Commission for the Conservation of Southern Bluefin Tuna

The Commission for the Conservation of Southern Bluefin Tuna (CCSBT) is an intergovernmental organisation responsible for the conservation and sustainable use of the global southern bluefin tuna (SBT) stock.

The CCSBT management target is to recover SBT stock to 30% of its unfished levels by 2035.

The commission also provides guidance and updates global catch limits, usually every three years.

Southern bluefin tuna

SBT, Thunnus maccoyii, is a highly migratory pelagic species. SBT can tolerate a range of water temperatures and has a long lifespan of over 40 years. SBT is classified as conservation dependent under the Australian Environment Protection and Biodiversity Conservation Act 1999 and ongoing fishing by Australian companies is subject to strict compliance with CCSBT management measures designed to recover the stock.

Due to high demand, the species has had life-long exposure to fishing pressure, making stock slow to recover. Historically, SBT was subject to over-fishing of up to 80,000 tonnes annually.

See more about SBT.


Australian CCSBT Area of Competence

Southern Bluefin Tuna Fishery
Southern Bluefin Tuna Fishery

SBT range widely across the waters of the southern hemisphere. It also ranges across the exclusive economic zones and territorial seas of Australia, New Zealand, Indonesia and South Africa.

SBT has a single spawning ground in the waters south of Indonesia (northwest of Australia) between approximately 7 and 20 degrees south. The fisheries cover the entire sea area around Southern Australia including out to 200 nautical miles from the coast.

Australia’s role and highlights in CCSBT

Australia, with Japan and New Zealand founded the CCSBT in the early 1990s, and with Japan, is the largest quota holder. Australia hosts the Commission Secretariat, which is located in Canberra.

Australia contributes strongly to the scientific information used by the Commission to manage the fishery, with the CSIRO providing scientific services direct to the Commission, and also participating as part of the Australian delegation at Commission meetings.

Australia’s engagement with CCSBT is focused on rebuilding the SBT stock and worked closely with other CCSBT members to develop the CCSBT management procedure, which has seen the fishery show strong signs of recovery over the last 10 years and ensured secure access to a fair share of the global SBT quota.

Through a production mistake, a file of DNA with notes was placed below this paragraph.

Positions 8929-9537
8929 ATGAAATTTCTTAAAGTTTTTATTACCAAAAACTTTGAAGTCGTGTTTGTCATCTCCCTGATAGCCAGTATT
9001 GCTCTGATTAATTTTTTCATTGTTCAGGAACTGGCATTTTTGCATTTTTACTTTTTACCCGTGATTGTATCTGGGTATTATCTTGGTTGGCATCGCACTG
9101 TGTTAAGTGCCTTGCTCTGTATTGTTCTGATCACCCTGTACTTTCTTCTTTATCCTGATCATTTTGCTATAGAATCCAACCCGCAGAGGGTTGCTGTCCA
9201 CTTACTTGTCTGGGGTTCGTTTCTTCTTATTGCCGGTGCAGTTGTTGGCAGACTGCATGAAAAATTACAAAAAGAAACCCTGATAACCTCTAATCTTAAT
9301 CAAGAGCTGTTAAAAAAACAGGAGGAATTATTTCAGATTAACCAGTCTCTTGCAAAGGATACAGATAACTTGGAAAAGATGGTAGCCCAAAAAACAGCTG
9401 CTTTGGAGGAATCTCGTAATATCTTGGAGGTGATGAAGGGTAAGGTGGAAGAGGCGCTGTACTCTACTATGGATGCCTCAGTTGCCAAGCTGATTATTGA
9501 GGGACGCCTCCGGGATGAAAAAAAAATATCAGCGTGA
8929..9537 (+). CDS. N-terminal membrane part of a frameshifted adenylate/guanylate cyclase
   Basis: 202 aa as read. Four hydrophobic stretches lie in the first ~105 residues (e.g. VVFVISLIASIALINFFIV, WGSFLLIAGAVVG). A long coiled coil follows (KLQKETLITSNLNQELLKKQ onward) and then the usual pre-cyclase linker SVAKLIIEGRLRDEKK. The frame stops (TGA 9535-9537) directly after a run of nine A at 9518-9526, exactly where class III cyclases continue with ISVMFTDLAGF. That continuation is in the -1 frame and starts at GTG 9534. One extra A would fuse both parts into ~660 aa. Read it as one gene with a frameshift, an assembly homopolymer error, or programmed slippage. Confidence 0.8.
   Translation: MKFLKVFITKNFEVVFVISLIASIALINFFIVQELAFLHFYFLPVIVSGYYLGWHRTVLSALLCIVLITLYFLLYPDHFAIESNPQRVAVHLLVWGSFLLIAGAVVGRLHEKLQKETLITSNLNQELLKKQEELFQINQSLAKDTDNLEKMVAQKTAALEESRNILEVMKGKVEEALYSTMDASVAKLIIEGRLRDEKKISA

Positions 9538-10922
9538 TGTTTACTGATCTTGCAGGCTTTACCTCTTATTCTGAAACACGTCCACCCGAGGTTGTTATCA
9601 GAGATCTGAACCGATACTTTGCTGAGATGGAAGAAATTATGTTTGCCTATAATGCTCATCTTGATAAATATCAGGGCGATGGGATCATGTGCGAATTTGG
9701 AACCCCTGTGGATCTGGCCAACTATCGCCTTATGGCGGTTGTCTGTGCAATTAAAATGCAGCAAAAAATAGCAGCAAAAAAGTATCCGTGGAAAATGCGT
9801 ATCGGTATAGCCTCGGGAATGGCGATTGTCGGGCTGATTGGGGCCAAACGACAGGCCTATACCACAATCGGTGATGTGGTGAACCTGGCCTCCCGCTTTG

Australia currently accounts for around 35% of the commercial catch of SBT globally, which generates around $140 million in exports annually for the Australian economy. See more about Australia’s fish stock status.

History and members of the CCSBT

In 1985, in response to over-fishing, Australia, Japan and New Zealand formed a voluntary management arrangement to enable more sustainable fishing measures through creating strict catch limit quotas.

In May 1994, the arrangement between Australia, New Zealand and Japan was formalised when the Convention for the Conservation of Southern Bluefin Tuna came into effect. From this the Commission for the Conservation of Southern Bluefin Tuna was created.

In 2011 the CCSBT adopted a formal rebuilding strategy to achieve SBT stock recovery goals. The rebuilding strategy (known as the management procedure) provides the CCSBT with guidance on setting global catch limits.

See more on the history of CCSBT.

The commission’s current members are:

  • Australia
  • New Zealand
  • Japan
  • The Republic of Korea
  • Indonesia
  • South Africa

The Fishing Entity of Taiwan and the European Union participate in the CCSBT as members of the CCSBT ‘Extended Commission’.

Commission meetings

CCSBT holds annual meetings of the Commission, the Extended Commission, Scientific Committee and Compliance Committee. Meetings are hosted by each member on a rotation basis. Several working group meetings are also held each year.

CCSBT’s headquarters are in Canberra, Australia.

More information on the CCSBT meeting schedule.

Other information


Last reviewed: 6 April 2021
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